This interesting research linked to below at first seems counterintuitive.
Why should people who become more mindful of themselves willingly choose (get motivated) to do more exercise.
As a guess you frequently read something or hear something that leads you to say to yourself words like “I will do some more exercise this time.” Don’t worry I won’t tell anybody you didn’t follow through. You’re absolutely normal.
The way we think about how we motivate ourselves, how we get going, how we overcome hurdles, the strategies and approaches are changing. Thank goodness. Traditionally it’s been a very mechanical approach the carrot or the stick. Somehow we have to motivate ourselves with punishment or reward to get things done. We can imagine this is very much an outside in approach to motivation.
Today it’s becoming clear that if you can use an inside out approach to motivation then it makes it easier for people to do the things they do know are good for them and they want to do.
Perhaps when you think of mindfulness you get caught up in the current hype around present moment, being open and curious. These are true but are well short of what mindfulness is. Mindfulness, traditionally, has been far more than this.
Most research projects, and most training courses, of mindfulness focus on this narrow approach of present moment awareness with openness and curiosity.
The real power comes when we connect it with what’s most important to us. Often this is called our Core Values.
With the research article below, we could perhaps think of it this way. Just about all of us will have our health as a core value. Even if it’s not our health today but are healthful tomorrow. What happens in life is the immediate grabs our minds. The email alerts, the impending sales deadline.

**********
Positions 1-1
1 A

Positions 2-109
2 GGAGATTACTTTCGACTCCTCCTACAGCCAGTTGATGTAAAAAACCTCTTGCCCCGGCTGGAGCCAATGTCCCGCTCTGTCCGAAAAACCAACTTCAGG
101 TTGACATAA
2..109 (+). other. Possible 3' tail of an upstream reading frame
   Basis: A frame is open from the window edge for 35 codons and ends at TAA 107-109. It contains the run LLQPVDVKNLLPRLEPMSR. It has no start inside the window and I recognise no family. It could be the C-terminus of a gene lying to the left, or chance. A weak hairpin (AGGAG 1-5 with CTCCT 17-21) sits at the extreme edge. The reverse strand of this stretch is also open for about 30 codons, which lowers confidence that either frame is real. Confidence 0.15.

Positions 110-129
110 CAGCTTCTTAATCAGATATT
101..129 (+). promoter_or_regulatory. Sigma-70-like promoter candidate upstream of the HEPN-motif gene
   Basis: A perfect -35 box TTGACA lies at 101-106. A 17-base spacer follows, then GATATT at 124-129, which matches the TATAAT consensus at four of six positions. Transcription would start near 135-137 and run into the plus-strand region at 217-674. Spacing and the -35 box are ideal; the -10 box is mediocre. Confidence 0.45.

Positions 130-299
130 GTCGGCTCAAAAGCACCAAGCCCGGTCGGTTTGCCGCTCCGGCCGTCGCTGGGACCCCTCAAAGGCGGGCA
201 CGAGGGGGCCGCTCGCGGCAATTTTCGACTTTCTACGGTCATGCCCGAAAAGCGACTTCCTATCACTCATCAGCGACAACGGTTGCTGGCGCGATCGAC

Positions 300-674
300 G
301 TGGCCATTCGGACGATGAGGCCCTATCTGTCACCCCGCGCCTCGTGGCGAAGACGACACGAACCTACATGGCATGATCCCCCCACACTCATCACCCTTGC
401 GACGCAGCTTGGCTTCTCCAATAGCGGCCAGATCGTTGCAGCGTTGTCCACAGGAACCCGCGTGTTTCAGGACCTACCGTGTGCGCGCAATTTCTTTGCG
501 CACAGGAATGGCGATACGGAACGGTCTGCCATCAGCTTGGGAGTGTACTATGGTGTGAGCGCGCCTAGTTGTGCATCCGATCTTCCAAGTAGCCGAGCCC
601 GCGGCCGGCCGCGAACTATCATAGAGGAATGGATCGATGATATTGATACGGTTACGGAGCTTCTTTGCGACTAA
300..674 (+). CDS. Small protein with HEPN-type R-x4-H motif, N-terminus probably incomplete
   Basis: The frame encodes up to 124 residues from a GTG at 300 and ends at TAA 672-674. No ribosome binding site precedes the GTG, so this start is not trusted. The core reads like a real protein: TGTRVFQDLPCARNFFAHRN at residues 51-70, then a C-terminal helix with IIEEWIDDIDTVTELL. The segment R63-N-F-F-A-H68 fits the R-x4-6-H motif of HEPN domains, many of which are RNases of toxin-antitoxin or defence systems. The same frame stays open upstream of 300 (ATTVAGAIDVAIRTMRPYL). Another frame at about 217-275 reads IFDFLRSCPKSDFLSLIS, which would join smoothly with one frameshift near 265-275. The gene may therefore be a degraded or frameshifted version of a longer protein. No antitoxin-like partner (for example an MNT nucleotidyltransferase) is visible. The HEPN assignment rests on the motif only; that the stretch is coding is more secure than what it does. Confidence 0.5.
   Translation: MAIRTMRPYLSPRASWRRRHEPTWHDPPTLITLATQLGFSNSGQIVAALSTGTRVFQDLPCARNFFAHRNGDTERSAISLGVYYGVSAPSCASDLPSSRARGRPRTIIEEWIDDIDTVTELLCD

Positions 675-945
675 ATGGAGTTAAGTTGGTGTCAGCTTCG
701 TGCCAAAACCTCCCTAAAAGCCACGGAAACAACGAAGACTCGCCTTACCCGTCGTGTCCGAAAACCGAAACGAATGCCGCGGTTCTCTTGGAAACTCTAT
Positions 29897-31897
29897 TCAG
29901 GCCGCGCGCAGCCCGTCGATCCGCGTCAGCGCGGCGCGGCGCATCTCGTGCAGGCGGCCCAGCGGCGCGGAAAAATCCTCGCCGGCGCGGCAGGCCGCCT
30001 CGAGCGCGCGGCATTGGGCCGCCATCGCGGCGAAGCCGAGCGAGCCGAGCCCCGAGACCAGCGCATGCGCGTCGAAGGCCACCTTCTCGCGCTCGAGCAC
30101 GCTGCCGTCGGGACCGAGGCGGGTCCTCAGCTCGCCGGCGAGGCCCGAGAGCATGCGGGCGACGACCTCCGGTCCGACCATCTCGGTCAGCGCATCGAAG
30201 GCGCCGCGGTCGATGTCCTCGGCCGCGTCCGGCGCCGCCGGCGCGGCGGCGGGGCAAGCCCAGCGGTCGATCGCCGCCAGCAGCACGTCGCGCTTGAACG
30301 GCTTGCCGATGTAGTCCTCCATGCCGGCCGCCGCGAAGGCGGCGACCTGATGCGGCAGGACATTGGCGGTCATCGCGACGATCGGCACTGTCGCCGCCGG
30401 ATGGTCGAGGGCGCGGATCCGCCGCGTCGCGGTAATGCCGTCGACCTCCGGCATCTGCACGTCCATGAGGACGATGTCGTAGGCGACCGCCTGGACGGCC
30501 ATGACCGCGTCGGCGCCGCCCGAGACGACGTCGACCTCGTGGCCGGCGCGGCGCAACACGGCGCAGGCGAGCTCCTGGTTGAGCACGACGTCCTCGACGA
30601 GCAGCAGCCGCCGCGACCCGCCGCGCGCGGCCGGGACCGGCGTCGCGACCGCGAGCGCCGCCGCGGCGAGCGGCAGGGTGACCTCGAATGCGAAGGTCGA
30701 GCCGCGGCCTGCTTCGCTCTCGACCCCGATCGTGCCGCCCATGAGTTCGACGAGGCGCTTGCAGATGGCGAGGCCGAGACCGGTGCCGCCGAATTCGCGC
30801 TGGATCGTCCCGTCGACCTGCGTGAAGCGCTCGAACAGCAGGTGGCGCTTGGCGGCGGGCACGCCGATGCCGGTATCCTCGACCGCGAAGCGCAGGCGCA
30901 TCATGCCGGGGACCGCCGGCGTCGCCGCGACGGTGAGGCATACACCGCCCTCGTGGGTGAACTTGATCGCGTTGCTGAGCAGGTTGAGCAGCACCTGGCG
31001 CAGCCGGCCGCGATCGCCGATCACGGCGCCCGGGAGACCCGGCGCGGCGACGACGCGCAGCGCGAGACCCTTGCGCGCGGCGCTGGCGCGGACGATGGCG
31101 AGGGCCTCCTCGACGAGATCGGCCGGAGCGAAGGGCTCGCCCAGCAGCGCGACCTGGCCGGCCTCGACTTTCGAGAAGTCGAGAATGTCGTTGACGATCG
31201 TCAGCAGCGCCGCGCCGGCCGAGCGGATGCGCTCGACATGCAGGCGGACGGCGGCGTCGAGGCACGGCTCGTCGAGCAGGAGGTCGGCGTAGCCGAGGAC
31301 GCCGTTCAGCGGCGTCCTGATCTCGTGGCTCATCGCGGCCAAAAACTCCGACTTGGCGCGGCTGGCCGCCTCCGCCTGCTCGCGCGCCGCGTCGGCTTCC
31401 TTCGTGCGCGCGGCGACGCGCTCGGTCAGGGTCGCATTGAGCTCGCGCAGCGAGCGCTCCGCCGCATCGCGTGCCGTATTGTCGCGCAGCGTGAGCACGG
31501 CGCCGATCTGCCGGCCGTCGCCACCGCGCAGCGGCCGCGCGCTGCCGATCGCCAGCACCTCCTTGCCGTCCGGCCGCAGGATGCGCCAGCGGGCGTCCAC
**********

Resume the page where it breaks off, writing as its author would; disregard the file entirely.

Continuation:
When mindfulness is combined with our core values then, it’s much easier to stay connected with what’s most important to us, the things that will lead us to a rewarding and fulfilling life, then choose willingly to take the actions.
When working with individuals mindfulness has been combined with committed action to follow core values in an approach called Acceptance and Commitment Therapy (ACT). It’s one of the approaches that those of us here in Mindfulness Mavericks appreciate and use.
If you are one of the many who feels guilty about not doing enough exercise, you’ve tried the carrot you tried the stick and nothing works. Perhaps it’s time to follow a different approach. If you need more reason to develop mindfulness then please read the article below.
A meditation and stress reduction program may be as effective at getting people to move more as structured exercise programs, according to a new study led by an Iowa State University researcher. The study compared two intervention programs – mindfulness-based stress reduction and aerobic exercise training – with a control group and measured changes in exercise, general physical activity and sedentary time.
Motivation to move may start with being mindful